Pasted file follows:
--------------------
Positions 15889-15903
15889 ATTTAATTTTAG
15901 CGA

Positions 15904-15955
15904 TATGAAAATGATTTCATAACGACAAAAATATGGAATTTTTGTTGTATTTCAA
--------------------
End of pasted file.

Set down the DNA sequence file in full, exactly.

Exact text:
Positions 15889-15903
15889 ATTTAATTTTAG
15901 CGA

Positions 15904-15955
15904 TATGAAAATGATTTCATAACGACAAAAATATGGAATTTTTGTTGTATTTCAA